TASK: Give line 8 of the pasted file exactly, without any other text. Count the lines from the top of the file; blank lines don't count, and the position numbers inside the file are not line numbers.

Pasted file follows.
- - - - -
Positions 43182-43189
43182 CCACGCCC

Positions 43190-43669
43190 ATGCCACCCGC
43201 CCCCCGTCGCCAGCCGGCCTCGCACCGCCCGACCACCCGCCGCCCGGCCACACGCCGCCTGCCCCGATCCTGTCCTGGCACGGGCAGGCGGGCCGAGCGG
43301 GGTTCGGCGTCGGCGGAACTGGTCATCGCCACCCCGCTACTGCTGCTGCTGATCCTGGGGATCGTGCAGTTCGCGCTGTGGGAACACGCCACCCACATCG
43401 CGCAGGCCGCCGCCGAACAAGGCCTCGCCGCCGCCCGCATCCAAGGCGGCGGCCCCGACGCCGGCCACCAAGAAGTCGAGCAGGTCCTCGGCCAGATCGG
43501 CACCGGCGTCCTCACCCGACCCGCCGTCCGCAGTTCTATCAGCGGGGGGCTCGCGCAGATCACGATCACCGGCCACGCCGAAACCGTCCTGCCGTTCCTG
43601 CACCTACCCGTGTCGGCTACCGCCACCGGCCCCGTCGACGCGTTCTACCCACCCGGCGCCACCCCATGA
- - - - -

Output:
43501 CACCGGCGTCCTCACCCGACCCGCCGTCCGCAGTTCTATCAGCGGGGGGCTCGCGCAGATCACGATCACCGGCCACGCCGAAACCGTCCTGCCGTTCCTG